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Endicott getting his kicks for Badgers

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October 16, 2013

Thrust onto the Big Ten stage with no warning in Week 4 against Purdue, Wisconsin freshman Andrew Endicott has handled his assignment as well as anyone could have expected.

“Andrew Endicott has done a great job on kickoffs,” Jeff Genyk, UW's co-special teams coordinator, said after practice earlier this week. “For a true freshman to come in and take over that and to do an average to slightly above-average job, I feel good about that.”

So good that Genyk this week is giving Endicott the opportunity to battle sophomore Jack Russell for the job of handling field goals and extra points when UW (4-2, 2-1 Big Ten) plays at Illinois (3-2, 0-1) at 7 p.m. Saturday.

Redshirt junior Kyle French held that job through UW's first six games, but a missed 32-yard attempt at Ohio State was costly. A missed 38-yard attempt last week against Northwestern led head coach Gary Andersen to declare Russell would handle field goals and extra points.

Russell, who missed a 31-yard field-goal attempt in Week 2 against Tennessee Tech and is 5 for 5 on extra-point attempts, may still win the job this week.

However, Genyk decided to see how Endicott would handle the one-on-one battle.

“He is going to get a fair shake along with Jack Russell,” said Genyk, adding UW would take only two kickers to Illinois. “They're both going to compete this week, and we'll see what happens.”

Russell, an all-state kicker as a senior at Waunakee High School, has made 19 of 20 extra-point attempts overall at UW, but he has yet to make a field goal in three tries.

Last season, he missed from 33 yards against Texas-El Paso and from 41 yards at Nebraska.

Endicott, a walk-on from Roseville, Calif., has handled 15 kickoffs at UW. His average of 61.2 yards per kickoff falls short of French's mark of 64.6 yards and he has only three touchbacks.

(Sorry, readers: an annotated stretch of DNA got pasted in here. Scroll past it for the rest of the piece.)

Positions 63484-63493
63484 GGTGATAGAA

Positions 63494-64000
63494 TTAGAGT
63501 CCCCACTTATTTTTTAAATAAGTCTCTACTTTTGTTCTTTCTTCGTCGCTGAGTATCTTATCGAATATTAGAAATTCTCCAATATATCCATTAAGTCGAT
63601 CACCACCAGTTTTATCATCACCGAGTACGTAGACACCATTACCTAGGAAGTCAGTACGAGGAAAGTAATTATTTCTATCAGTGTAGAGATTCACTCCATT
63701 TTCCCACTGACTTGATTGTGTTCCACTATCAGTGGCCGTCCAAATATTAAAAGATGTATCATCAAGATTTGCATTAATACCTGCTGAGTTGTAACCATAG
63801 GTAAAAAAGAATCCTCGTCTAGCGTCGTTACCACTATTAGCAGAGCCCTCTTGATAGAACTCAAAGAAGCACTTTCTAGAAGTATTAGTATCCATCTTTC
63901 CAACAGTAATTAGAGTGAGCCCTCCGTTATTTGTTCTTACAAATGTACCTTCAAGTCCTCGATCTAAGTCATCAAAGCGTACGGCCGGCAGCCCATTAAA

However, his hang time of (about 3.9 seconds) and ball placement have helped UW's coverage unit.

UW opponents are starting their drives, on average, at the 24-yard line after kickoffs. Safeties coach Bill Busch handles the kickoff-coverage unit.

“That is 2 yards better than I ever had at Cal,” Genyk said. “Coach Busch is doing an amazing job with that group.”

Endicott is set to handle kickoffs against the Illini. Sophomore √V'Angelo Bentley averages 32.1 yards per return, tied for the No. 5 mark in the nation.

Andersen acknowledged this week that the field-goal issues have begun to influence his thoughts on play-calling.

With punter Drew Meyer showing the ability to consistently put the ball inside the opponents' 20—he went 4 for 4 against Northwestern—Andersen appears more inclined to punt and play defense than attempt a long field goal.

“I think the way Drew punts the ball also helps us there,” Andersen said, “because if he can kick it down there and get it inside the 10-yard line consistently like he's done, it allows you to have second thoughts about a long field goal or maybe not going for it as much.

“And asking somebody to go 90 yards if the defense is playing well is very tough.”

However, Andersen didn't rule out the possibility of eschewing both a punt and a long field-goal attempt and rolling the dice on fourth and short.

“I like to think the kids can get a yard when they need it,” he said. “I would definitely be on the aggressive side of that.

“Not crazy aggressive, but aggressive.”

Genyk, who oversees the punters and kickers, is aggressively searching for a consistent kicker.

UW plans to sign a scholarship kicker for its 2014 freshman class. But this week the question is: Russell or Endicott?

“He came in the last week of camp and his field goals have gotten better,” Genyk said of Endicott. “I think what is impressive about him is that he was thrown into the kickoff duty off the sidelines and really has responded.”



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